Lakshmi Mittal, Chairman and CEO of world's largest steel-maker ArcelorMittal and one of the richest Indians, took a 38 per cent cut in his salary and perks last year amid his firm reporting second consecutive loss in two years.
As per the annual report of ArcelorMittal for 2013, Mittal was paid $2.29 million as salary and perks last year, down 38.29 per cent, from 2012's $3.71 million. His base salary declined marginally by 0.57 per cent to $1.76 million, while his short-term performance related pay went down by over 72 per cent to $0.53 million.
However, Mittal was allotted 1,50,576 long-term performance share units (PSUs), a jump of 20 times than that of last year's 7,500 PSUs.
Interestingly, pay cheques of all Board members, other than Mittal, rose in 2013 despite the poor performance of the company. This includes Mittal's daughter Vanisha Mittal Bhatia, who got nearly 7 per cent hike in her compensation at $1,84,000.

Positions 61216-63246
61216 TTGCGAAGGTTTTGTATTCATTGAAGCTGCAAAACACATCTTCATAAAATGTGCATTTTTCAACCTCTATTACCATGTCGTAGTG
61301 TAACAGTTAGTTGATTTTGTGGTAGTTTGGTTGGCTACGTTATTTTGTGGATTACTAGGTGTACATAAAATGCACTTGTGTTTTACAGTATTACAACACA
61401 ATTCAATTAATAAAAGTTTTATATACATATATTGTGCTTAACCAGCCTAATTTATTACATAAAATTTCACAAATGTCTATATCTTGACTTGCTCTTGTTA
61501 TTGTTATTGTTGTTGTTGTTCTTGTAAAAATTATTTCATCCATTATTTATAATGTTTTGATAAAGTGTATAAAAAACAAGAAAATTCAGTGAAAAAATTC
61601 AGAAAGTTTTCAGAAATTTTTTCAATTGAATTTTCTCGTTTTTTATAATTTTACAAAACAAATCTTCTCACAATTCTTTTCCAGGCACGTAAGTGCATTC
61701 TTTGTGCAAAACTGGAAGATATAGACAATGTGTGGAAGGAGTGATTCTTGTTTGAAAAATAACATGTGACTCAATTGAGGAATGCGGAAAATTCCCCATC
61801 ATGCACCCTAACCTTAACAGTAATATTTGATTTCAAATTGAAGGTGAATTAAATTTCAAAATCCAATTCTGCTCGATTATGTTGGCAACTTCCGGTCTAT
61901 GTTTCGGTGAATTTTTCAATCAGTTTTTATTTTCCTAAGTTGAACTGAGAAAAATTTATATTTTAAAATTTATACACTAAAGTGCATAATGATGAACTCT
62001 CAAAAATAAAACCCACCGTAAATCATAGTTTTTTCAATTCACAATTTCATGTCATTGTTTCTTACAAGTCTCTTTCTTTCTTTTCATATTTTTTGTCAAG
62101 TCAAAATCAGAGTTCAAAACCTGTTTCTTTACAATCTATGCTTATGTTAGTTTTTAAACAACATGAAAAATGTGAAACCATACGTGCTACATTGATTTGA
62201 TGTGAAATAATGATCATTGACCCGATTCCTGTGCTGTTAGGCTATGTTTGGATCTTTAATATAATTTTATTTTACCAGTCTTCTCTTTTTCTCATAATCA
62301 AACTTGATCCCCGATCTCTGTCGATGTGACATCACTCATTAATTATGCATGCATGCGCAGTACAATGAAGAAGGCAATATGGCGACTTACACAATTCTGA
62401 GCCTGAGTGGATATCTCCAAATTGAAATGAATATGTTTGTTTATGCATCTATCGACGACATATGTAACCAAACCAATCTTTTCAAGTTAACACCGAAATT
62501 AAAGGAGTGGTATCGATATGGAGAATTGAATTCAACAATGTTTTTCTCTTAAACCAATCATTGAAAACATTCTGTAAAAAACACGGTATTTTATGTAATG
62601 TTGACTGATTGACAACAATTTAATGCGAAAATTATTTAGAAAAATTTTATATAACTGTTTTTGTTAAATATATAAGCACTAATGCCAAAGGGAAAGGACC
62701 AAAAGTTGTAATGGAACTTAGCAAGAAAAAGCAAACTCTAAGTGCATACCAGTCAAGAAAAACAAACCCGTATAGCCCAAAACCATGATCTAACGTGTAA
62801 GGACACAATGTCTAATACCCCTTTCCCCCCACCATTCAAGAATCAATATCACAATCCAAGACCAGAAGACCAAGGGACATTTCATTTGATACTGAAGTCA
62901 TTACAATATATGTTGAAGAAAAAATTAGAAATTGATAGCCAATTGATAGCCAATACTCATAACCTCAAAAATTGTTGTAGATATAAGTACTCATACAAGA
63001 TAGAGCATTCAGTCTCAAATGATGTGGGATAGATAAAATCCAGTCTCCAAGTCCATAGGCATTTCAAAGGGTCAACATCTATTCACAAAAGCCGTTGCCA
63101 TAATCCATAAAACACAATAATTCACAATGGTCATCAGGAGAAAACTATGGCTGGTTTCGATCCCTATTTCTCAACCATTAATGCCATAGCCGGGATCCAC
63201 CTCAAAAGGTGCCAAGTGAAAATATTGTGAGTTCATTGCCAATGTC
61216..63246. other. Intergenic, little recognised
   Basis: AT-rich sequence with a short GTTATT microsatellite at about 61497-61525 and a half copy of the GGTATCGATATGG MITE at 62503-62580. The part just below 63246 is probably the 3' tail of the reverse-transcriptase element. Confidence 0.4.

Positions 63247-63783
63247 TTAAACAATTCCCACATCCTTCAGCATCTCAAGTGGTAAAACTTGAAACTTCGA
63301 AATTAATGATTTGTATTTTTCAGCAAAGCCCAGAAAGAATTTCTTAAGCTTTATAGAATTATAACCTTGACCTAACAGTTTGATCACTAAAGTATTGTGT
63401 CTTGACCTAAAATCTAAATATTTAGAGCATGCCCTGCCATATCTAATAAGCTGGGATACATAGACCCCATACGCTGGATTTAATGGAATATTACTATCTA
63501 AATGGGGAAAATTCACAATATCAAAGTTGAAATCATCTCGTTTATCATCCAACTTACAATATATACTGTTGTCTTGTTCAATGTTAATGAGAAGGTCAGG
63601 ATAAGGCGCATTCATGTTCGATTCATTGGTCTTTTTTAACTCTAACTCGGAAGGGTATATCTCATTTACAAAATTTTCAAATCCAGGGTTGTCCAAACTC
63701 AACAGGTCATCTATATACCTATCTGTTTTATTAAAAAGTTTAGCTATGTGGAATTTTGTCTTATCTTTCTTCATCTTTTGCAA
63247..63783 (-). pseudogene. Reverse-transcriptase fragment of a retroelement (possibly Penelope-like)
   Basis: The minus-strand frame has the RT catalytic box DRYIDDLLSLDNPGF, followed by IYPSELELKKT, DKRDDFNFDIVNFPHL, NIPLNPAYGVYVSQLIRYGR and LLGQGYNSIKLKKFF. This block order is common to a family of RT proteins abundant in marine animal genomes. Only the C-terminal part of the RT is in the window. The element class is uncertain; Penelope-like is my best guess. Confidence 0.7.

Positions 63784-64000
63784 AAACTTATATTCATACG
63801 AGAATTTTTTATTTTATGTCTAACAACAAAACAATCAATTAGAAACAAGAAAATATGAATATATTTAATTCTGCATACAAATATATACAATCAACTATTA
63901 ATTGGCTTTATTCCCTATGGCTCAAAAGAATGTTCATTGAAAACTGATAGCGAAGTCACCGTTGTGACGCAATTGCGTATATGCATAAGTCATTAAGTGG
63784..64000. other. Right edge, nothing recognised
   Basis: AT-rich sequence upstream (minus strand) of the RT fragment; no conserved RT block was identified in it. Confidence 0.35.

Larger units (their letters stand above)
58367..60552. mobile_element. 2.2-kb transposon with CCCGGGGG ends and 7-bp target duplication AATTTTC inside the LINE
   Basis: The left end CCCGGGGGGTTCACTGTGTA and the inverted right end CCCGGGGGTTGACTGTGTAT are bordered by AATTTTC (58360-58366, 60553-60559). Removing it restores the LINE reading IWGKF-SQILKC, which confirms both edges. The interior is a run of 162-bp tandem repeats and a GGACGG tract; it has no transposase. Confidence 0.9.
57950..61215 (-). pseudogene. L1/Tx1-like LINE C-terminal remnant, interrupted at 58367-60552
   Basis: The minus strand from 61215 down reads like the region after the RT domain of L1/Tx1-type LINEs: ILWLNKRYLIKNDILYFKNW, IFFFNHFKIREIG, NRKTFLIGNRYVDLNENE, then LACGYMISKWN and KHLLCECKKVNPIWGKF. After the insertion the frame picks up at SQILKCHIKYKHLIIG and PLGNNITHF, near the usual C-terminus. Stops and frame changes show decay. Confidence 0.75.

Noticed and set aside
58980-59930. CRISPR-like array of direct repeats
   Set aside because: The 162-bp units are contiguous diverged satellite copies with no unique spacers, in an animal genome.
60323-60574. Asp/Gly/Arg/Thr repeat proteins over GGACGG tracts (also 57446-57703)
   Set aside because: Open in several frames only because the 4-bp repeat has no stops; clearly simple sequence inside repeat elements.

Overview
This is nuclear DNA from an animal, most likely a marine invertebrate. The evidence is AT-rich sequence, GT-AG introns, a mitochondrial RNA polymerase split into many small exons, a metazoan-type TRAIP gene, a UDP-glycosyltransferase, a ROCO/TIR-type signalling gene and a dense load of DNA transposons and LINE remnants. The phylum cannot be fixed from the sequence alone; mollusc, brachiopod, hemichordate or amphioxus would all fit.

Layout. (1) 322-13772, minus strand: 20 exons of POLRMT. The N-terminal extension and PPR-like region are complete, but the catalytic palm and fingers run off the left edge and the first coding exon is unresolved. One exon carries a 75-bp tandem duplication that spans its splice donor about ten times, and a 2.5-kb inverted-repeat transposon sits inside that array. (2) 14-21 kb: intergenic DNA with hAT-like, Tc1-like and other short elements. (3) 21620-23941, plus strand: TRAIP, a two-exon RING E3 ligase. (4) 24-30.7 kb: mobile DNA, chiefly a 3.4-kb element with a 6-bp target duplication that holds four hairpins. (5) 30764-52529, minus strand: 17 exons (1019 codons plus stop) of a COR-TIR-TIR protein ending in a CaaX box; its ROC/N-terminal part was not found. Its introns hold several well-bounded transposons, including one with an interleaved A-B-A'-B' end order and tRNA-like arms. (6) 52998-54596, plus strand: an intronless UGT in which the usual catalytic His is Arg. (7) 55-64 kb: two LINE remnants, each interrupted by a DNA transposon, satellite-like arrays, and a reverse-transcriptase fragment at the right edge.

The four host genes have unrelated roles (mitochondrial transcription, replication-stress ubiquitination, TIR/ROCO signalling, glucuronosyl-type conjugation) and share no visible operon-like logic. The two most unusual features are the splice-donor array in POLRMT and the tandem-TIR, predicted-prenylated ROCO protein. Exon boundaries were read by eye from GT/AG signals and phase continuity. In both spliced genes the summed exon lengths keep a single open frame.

The report, however, did not mention compensation given to Mittal's son and company's CFO Aditya Mittal as he is not a Board member.
In 2013, ArcelorMittal had posted a net loss of $2.545 billion. The loss, though lower than 2012's $3.352 billion net loss, was due to poor market conditions, which was largely witnessed during the first half of the year.
This had led to company's operating profit (EBITDA) and sales declining by 10 per cent and 5.67 per cent, respectively. The company has also kept the dividend for 2014 unchanged at $0.20 per share.
Lakshmi Mittal, along with his wife Usha Mittal holds 39.39 per cent stake in ArcelorMittal.
He is also highest paid among the Board members of ArcelorMittal, the report showed. All the 10 Board members of the company, other than Mittal, are non-executive directors.
Of them, eight are independent directors.
In 2013, Mittal's pay cheque was way ahead of the second best paid Lewis B Kaden, the lead independent director, who received 6.87 per cent hike in compensation at $2,80,000.
Narayanan Vaghul, former chairman of ICICI Bank and an independent director of ArcelorMittal, was the third highest paid board member with a compensation of $2,33,000.
Cost cutting by the company was also evident on total salary and wages paid in 2013 to its 2,32,000 workforce, which declined by 3.29 per cent to $9.89 billion.